It should also be apparent that as the arrival rate of work continues to increase, new idle data servers continue to be ramped up into operation. As the arrival rate of work levels off, work continues to be directed to only active data servers at that time. As the arrival rate of work begins to decrease, work to an active one of the data servers is reduced and continues to be reduced on this particular active data server until the minimum load level 20 of work to this particular active data server can no longer be maintained. When this occurs, this particular active data no longer accepts any new work and eventually becomes idle.

An intent of the first method shown in FIG. 1 is to utilize an idle data server only if the minimum load level associated with that particular data server can be sustained. If the minimum load level to that particular data server cannot be sustained, then the data server is to be left idle and other active servers will be loaded with this (small) incremental work. It should be noted that loading an idle data server with low loads is not worth the overhead for managing clients that have to connect to the data server to process work. Moreover, unnecessary delays would be incurred when switching between more active data servers. Thus, by not loading an idle data server with low loads, overhead and unnecessary delays are avoided.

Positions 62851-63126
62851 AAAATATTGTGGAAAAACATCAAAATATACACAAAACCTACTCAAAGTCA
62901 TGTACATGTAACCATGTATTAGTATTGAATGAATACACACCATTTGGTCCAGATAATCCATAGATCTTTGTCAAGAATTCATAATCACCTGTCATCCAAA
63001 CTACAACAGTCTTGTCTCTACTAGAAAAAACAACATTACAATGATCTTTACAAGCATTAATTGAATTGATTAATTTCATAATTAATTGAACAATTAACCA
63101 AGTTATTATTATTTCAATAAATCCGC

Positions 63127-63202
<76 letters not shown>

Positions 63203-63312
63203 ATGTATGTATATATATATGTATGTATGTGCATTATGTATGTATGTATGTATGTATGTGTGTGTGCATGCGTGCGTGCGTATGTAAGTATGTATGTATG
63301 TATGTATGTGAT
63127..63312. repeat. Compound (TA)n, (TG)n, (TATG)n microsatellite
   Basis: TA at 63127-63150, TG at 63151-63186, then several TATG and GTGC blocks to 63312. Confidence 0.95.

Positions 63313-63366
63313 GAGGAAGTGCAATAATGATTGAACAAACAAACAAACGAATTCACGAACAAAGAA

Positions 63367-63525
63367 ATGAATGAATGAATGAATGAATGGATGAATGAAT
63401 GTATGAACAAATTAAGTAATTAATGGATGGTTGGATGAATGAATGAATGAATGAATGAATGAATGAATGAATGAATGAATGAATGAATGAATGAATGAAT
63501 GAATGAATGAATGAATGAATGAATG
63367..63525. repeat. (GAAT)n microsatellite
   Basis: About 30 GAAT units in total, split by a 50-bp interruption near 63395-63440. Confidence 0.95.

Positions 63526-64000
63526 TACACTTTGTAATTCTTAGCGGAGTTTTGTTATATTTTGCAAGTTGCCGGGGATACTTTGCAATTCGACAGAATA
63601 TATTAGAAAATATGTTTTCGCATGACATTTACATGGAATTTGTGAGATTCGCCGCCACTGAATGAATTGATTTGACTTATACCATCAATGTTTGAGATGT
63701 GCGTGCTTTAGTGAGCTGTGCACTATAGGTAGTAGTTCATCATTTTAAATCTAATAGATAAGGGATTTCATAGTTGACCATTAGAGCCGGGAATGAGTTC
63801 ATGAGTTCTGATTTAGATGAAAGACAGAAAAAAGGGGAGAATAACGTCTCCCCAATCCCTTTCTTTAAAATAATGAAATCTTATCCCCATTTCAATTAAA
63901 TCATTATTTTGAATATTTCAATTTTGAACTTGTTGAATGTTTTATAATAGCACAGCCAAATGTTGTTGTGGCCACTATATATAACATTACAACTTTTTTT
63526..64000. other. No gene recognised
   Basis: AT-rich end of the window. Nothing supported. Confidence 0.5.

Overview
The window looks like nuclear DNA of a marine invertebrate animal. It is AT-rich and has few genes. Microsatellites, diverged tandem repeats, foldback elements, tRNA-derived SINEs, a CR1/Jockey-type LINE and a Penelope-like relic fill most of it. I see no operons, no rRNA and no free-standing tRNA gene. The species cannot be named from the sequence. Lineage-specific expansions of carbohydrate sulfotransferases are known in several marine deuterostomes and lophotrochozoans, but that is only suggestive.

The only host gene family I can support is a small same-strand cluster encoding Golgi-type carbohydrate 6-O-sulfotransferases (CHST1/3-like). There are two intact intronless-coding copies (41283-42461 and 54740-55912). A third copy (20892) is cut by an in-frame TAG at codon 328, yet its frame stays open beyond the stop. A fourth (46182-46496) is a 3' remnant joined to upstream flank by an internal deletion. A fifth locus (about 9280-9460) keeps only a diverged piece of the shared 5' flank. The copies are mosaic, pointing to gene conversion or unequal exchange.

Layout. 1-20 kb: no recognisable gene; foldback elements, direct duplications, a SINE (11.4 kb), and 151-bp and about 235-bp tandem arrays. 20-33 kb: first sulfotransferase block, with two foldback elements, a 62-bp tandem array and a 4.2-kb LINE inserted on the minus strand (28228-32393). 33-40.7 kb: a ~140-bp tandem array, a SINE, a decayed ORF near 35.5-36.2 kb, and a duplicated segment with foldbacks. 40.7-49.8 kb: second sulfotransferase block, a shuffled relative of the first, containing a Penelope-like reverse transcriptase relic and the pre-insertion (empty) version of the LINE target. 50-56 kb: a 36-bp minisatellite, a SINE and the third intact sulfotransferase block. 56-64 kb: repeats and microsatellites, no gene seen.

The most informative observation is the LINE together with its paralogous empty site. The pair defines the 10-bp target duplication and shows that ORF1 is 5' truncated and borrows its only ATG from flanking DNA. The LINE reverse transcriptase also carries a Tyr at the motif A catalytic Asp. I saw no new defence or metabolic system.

Another intent is to fully utilize all data servers during peak-hours of operation and to have surplus servers (i.e., idle servers) during less busy times (when all of the servers are not fully utilized) so that routine maintenance can be performed without having to halt system operation and bring the system down. It should be noted that there needs to be at least one idle data server available before routine maintenance can be performed without having to halt system operation and bring the system down.

Referring to FIG. 5, a flow diagram 200 depicts one embodiment of a second method which may be implemented by the system 10 of FIG. 1. This second method is based upon the minimum and maximum load levels 20, 30 shown in FIG. 1 and at least some of the factors shown in the list 50 of FIG. 3, as will be described in detail hereinbelow.